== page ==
Hospital General Juan Cardona

Ferrol, Spain

Hospital General Juan Cardona

Ferrol, Spain
SEARCH FILTERS
Time filter
Source Type

Adeva-Andany M.M.,Hospital General Juan Cardona | Lopez-Maside L.,Hospital General Juan Cardona | Donapetry-Garcia C.,Hospital General Juan Cardona | Fernandez-Fernandez C.,Hospital General Juan Cardona | Sixto-Leal C.,Hospital General Juan Cardona
Amino Acids | Year: 2017

Branched-chain amino acids (leucine, isoleucine and valine) are structurally related to branched-chain fatty acids. Leucine is 2-amino-4-methyl-pentanoic acid, isoleucine is 2-amino-3-methyl-pentanoic acid, and valine is 2-amino-3-methyl-butanoic acid. Similar to fatty acid oxidation, leucine and isoleucine produce acetyl-coA. Additionally, leucine generates acetoacetate and isoleucine yields propionyl-coA. Valine oxidation produces propionyl-coA, which is converted into methylmalonyl-coA and succinyl-coA. Branched-chain aminotransferase catalyzes the first reaction in the catabolic pathway of branched-chain amino acids, a reversible transamination that converts branched-chain amino acids into branched-chain ketoacids. Simultaneously, glutamate is converted in 2-ketoglutarate. The branched-chain ketoacid dehydrogenase complex catalyzes the irreversible oxidative decarboxylation of branched-chain ketoacids to produce branched-chain acyl-coA intermediates, which then follow separate catabolic pathways. Human tissue distribution and function of most of the enzymes involved in branched-chain amino acid catabolism is unknown. Congenital deficiencies of the enzymes involved in branched-chain amino acid metabolism are generally rare disorders. Some of them are associated with reduced pyruvate dehydrogenase complex activity and respiratory chain dysfunction that may contribute to their clinical phenotype. The biochemical phenotype is characterized by accumulation of the substrate to the deficient enzyme and its carnitine and/or glycine derivatives. It was established at the beginning of the twentieth century that the plasma level of the branched-chain amino acids is increased in conditions associated with insulin resistance such as obesity and diabetes mellitus. However, the potential clinical relevance of this elevation is uncertain. © 2017 Springer-Verlag Wien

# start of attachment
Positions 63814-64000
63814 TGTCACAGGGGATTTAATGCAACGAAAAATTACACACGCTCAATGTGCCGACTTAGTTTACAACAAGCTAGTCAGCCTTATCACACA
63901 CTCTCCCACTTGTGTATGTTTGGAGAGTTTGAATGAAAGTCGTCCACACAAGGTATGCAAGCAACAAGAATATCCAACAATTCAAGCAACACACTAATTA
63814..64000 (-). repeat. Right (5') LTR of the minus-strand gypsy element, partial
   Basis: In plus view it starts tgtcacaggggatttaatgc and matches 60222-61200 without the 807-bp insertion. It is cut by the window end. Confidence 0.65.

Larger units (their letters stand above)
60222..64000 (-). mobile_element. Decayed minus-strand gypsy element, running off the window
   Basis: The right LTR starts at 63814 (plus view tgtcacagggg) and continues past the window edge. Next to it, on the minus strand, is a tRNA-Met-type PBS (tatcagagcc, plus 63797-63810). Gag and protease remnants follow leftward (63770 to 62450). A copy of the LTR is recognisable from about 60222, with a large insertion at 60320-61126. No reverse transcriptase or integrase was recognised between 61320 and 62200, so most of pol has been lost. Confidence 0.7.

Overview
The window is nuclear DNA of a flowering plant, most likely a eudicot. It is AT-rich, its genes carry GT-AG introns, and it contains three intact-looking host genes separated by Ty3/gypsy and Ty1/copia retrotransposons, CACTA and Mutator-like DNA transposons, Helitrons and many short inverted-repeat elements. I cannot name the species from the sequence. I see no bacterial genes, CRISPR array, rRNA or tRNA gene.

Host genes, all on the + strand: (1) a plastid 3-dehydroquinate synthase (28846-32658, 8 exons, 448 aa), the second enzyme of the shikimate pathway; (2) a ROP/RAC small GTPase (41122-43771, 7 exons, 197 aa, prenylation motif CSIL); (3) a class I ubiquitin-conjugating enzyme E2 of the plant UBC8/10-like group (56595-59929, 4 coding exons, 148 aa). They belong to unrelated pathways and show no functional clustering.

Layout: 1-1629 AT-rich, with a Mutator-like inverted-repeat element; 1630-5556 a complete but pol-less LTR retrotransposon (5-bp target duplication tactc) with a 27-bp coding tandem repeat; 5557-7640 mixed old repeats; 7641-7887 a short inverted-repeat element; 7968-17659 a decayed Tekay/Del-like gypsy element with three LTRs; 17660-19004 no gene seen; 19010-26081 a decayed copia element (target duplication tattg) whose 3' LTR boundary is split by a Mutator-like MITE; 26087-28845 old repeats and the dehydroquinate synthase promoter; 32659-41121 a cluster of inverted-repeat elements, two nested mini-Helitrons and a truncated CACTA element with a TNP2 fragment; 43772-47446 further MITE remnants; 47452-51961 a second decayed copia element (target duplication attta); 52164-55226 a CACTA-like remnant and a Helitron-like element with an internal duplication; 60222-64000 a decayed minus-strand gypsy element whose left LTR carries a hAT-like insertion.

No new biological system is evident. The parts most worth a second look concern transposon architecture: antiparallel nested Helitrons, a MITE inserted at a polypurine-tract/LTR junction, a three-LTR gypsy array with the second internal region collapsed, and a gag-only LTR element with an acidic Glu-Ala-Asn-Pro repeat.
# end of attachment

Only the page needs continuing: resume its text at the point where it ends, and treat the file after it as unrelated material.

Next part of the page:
Adeva M.M.,Hospital General Juan Cardona | Souto G.,U.S. National Institutes of Health | Blanco N.,United Surgical Partners. la Coruna | Donapetry C.,Hospital General Juan Cardona
Metabolism: Clinical and Experimental | Year: 2012

Free ammonium ions are produced and consumed during cell metabolism. Glutamine synthetase utilizes free ammonium ions to produce glutamine in the cytosol whereas glutaminase and glutamate dehydrogenase generate free ammonium ions in the mitochondria from glutamine and glutamate, respectively. Ammonia and bicarbonate are condensed in the liver mitochondria to yield carbamoylphosphate initiating the urea cycle, the major mechanism of ammonium removal in humans. Healthy kidney produces ammonium which may be released into the systemic circulation or excreted into the urine depending predominantly on acid-base status, so that metabolic acidosis increases urinary ammonium excretion while metabolic alkalosis induces the opposite effect. Brain and skeletal muscle neither remove nor produce ammonium in normal conditions, but they are able to seize ammonium during hyperammonemia, releasing glutamine. Ammonia in gas phase has been detected in exhaled breath and skin, denoting that these organs may participate in nitrogen elimination. Ammonium homeostasis is profoundly altered in liver failure resulting in hyperammonemia due to the deficient ammonium clearance by the diseased liver and to the development of portal collateral circulation that diverts portal blood with high ammonium content to the systemic blood stream. Although blood ammonium concentration is usually elevated in liver disease, a substantial role of ammonium causing hepatic encephalopathy has not been demonstrated in human clinical studies. Hyperammonemia is also produced in urea cycle disorders and other situations leading to either defective ammonium removal or overproduction of ammonium that overcomes liver clearance capacity. Most diseases resulting in hyperammonemia and cerebral edema are preceded by hyperventilation and respiratory alkalosis of unclear origin that may be caused by the intracellular acidosis occurring in these conditions. © 2012 Elsevier Inc. All rights reserved.


Adeva M.M.,Hospital General Juan Cardona | Souto G.,U.S. National Institutes of Health | Donapetry C.,Hospital General Juan Cardona | Portals M.,Hospital General Juan Cardona | And 2 more authors.
Neurochemistry International | Year: 2012